a08cff3a-ce12-45cf-b606-e8cd10f2c325
Ngai, K.L.
117ea99c-bbf9-4771-80f9-8aa8ac6bfd30
Law, S.K.
fac34cca-0ce8-4ac0-b327-6b639ec91ba5
Rainer, T.H.
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Griffiths, S.
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Chan, P.K
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Chor, J.S., Pada, S.K., Stephenson, I., Goggin, W.B., Tambyah, P.A., Clark, T.W., Medina, M., Lee, N., Leung, T.F., Ngai, K.L., Law, S.K., Rainer, T.H., Griffiths, S. and Chan, P.K (2011) Seasonal influenza vaccination predicts pandemic H1N1 vaccination uptake among healthcare workers in three countries. [in special issue: Special Section - Universal Influenza Vaccination of Children: Food for Thought] Vaccine, 29 (43), 7364-7369. (doi:10.1016/j.vaccine.2011.07.079). (PMID:21807048)

Record type: Article

Abstract

The aim of this study was to identify the common barriers and facilitators for acceptance of pandemic influenza vaccination across different countries. This study utilized a standardized, anonymous, self-completed questionnaire-based survey recording the demographics and professional practice, previous experience and perceived risk and severity of influenza, infection control practices, information of H1N1 vaccination, acceptance of the H1N1 vaccination and reasons of their choices and opinions on mandatory vaccination. Hospital-based doctors, nurses and allied healthcare workers in Hong Kong (HK), Singapore (SG) and Leicester, United Kingdom (UK) were recruited. A total of 6318 (HK: 5743, SG: 300, UK: 275) questionnaires were distributed, with response rates of 27.1% (HK), 94.7% (SG) and 94.5% (UK). The uptake rates for monovalent 2009 pandemic H1N1 vaccine were 13.5% (HK), 36.2% (SG) and 41.3% (UK). The single common factor associated with vaccine acceptance across all sites was having seasonal influenza vaccination in 2009. In UK and HK, overestimation of side effect reduced vaccination acceptance; and fear of side effect was a significant barrier in all sites. In HK, healthcare workers with more patient contact were more reluctant to accept vaccination. Drivers for vaccination in UK and HK were concern about catching the infection and following advice from health authority. Only a small proportion of respondents agreed with mandatory pandemic influenza vaccination (HK: 25% and UK: 42%), except in Singapore where 75.3% were in agreement. Few respondents (<5%) chose scientific publications as their primary source of information, but this group was more likely to receive vaccination. The acceptance of pandemic vaccine among healthcare workers was poor (13-41% of respondents). Breaking barriers to accept seasonal influenza vaccination should be part of the influenza pandemic preparedness plan. Mandatory vaccination even during pandemic is likely to arouse substantial discontent.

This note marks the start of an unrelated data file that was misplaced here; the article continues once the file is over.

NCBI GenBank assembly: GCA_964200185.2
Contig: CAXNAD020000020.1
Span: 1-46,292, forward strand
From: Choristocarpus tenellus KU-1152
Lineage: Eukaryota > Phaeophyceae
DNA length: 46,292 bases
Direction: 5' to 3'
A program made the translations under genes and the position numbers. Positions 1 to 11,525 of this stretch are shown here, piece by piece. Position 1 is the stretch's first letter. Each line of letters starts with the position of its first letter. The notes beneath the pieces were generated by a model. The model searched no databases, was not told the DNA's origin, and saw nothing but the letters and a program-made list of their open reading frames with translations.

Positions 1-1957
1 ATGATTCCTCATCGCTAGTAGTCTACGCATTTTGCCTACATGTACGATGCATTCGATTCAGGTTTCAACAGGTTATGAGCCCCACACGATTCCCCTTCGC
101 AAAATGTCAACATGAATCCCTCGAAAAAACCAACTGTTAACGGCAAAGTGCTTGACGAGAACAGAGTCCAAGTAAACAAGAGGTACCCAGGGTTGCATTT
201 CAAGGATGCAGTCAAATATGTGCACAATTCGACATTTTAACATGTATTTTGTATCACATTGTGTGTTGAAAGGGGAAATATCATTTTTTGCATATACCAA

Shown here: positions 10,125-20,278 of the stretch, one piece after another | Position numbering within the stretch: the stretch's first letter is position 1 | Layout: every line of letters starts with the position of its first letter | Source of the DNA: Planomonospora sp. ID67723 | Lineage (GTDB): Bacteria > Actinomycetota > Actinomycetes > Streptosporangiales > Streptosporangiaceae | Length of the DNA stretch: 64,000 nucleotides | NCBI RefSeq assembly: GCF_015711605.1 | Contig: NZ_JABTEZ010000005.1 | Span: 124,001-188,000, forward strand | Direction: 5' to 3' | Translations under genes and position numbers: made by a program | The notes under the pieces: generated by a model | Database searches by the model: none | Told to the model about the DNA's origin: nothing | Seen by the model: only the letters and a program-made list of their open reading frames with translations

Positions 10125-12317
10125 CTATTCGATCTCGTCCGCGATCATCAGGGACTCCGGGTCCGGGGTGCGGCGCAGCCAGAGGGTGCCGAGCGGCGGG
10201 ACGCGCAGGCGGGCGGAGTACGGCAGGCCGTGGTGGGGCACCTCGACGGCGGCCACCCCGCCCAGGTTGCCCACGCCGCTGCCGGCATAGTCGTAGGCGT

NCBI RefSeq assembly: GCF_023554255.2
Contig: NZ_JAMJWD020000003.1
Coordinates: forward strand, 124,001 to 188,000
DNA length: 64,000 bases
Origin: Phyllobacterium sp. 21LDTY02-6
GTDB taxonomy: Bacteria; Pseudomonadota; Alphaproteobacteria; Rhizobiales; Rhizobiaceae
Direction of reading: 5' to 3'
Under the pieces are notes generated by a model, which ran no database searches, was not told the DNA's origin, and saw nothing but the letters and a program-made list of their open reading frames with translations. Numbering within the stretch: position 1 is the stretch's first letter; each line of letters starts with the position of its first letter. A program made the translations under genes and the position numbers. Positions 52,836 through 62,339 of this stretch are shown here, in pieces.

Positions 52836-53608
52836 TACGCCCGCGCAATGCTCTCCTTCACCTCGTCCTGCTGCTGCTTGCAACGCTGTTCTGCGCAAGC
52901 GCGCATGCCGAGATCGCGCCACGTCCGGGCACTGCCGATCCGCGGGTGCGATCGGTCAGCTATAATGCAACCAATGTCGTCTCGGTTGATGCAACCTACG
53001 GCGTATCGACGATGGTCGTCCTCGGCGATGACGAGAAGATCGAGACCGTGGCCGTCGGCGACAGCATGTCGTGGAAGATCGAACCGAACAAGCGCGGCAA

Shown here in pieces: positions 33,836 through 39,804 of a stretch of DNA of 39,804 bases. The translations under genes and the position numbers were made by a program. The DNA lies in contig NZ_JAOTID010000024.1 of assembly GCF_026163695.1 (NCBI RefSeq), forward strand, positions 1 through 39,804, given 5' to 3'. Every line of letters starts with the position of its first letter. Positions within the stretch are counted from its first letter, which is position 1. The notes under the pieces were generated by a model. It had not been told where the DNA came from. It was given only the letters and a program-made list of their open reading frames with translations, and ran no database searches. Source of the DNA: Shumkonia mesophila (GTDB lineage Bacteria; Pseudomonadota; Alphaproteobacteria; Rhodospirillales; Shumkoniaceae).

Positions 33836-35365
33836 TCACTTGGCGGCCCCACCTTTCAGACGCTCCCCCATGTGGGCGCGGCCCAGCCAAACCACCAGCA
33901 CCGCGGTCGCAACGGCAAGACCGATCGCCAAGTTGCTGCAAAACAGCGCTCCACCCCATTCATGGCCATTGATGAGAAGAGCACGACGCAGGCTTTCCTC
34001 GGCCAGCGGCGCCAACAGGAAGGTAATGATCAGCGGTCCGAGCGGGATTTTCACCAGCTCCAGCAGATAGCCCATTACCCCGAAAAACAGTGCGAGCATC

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More information

e-pub ahead of print date: 30 July 2011
Published date: 6 October 2011
Keywords: influenza, H1N1, vaccination, pandemic vaccine, health care workers, standardized questionnaire
Organisations: Faculty of Medicine

Identifiers

Local EPrints ID: 356779
URI: http://eprints.soton.ac.uk/id/eprint/356779
PURE UUID: 801d48b2-24d0-431d-ac20-c99237668cdd
ORCID for T.W. Clark: ORCID iD orcid.org/0000-0001-6026-5295

Catalogue record

Date deposited: 25 Sep 2013 16:09
Last modified: 03 Dec 2019 01:35

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Contributors

Author: J.S. Chor
Author: S.K. Pada
Author: I. Stephenson
Author: W.B. Goggin
Author: P.A. Tambyah
Author: T.W. Clark ORCID iD
Author: M. Medina
Author: N. Lee
Author: T.F. Leung
Author: K.L. Ngai
Author: S.K. Law
Author: T.H. Rainer
Author: S. Griffiths
Author: P.K Chan